All week, Mr. Butts has been thinking of his late father, who moved from North Carolina to Los Angeles in the middle of the last century, in search of a better future.

“Not only did he not want to be a sharecropper, he didn’t want his children to grow up with such limited opportunities,” said Mr. Butts, who recalled his father taking him to see the Rams at the Coliseum in the 1960s. “And he told me that. He said, ‘I had no interest in being a sharecropper. And I had no interest in working in a sawmill in Wilmington.’”

Meanwhile, as visitors fly in to Los Angeles, once they finish gawking at the sight of SoFi, they may, if they squint their eyes as they approach the runway, see a red tent just outside the airport’s perimeter.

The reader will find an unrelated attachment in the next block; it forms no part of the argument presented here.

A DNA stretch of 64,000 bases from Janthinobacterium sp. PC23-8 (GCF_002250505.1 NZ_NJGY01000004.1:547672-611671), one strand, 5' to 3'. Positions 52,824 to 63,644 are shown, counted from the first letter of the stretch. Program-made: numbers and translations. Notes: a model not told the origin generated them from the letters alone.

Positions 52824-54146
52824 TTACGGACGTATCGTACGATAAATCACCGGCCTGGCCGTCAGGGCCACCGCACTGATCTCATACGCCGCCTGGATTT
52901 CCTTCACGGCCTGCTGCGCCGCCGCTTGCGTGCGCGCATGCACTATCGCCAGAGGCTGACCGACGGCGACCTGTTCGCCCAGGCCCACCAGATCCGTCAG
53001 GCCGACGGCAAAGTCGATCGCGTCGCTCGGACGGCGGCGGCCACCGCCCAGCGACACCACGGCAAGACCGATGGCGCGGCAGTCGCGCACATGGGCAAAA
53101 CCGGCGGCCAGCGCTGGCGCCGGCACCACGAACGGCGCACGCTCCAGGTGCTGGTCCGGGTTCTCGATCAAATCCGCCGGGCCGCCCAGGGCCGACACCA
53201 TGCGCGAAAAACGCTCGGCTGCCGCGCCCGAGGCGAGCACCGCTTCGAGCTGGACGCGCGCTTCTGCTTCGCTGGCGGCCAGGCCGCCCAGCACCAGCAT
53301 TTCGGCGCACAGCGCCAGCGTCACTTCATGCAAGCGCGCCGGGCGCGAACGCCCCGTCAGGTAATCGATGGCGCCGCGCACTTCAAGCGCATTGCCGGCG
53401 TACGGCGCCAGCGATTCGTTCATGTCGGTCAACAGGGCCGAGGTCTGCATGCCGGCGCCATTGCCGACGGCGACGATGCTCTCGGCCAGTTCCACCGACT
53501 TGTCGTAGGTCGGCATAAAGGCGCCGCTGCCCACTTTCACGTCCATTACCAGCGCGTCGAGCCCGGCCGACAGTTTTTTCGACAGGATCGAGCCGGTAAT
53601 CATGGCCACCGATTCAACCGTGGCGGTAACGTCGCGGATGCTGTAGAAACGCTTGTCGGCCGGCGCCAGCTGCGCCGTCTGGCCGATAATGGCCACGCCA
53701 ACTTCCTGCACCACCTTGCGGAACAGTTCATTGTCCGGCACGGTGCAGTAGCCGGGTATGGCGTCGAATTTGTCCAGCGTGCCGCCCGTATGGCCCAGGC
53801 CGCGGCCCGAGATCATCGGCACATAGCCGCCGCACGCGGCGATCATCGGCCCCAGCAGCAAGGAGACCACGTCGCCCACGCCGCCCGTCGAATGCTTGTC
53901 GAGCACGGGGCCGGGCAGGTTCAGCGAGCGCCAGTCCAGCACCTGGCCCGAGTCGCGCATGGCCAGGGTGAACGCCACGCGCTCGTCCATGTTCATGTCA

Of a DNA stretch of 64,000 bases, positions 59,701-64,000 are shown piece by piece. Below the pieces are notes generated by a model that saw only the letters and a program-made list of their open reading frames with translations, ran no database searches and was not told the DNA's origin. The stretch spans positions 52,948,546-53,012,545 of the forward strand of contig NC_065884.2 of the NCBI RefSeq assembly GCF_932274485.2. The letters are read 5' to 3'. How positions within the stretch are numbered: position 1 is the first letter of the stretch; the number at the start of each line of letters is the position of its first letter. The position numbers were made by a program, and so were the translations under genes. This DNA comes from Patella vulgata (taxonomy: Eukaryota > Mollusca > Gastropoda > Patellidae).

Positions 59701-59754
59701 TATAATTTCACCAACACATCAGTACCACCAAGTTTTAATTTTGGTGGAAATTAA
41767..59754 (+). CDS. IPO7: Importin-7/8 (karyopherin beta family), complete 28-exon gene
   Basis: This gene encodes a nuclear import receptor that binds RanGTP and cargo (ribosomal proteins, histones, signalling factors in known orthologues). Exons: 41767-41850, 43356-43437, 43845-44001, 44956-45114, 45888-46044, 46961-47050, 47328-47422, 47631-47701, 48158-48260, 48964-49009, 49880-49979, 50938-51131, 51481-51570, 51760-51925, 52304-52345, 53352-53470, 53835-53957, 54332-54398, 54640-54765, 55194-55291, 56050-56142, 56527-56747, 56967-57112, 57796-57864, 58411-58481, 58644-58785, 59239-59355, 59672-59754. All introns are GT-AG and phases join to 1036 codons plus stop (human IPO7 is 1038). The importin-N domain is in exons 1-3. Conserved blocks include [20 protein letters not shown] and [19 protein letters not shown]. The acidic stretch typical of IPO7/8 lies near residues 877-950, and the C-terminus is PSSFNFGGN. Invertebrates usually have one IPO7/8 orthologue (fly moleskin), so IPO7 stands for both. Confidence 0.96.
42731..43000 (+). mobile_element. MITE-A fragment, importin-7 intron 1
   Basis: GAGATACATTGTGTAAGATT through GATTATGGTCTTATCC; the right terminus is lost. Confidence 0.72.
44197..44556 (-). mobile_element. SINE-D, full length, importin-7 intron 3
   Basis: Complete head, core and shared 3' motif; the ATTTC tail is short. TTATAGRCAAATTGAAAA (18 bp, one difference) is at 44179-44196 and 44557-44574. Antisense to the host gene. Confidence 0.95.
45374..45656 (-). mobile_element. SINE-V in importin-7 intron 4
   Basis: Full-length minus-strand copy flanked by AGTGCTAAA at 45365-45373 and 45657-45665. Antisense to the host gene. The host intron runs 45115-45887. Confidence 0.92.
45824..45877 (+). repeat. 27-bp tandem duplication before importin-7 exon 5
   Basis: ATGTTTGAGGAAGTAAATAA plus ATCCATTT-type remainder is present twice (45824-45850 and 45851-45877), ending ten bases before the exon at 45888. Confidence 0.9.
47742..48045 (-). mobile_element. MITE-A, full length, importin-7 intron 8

The tent is the home of a middle-aged man named Eugene, who has lived on the streets for two years. Like many Black Angelenos, he grew up in South Los Angeles, left as a teenager to suburbs in the north of the county, and came back. He had recently packed his belongings, because the previous night police officers told him he needed to move away from construction in the area.

“I’ll probably go to the next block until they tell me I can’t be there,” he said.

He said he hoped to watch the Super Bowl, perhaps at a sports bar in Venice. Then he went into his tent for a moment, and returned holding a jersey of Eric Dickerson, the former Rams superstar.

“I already know who’s going to win,” he said.

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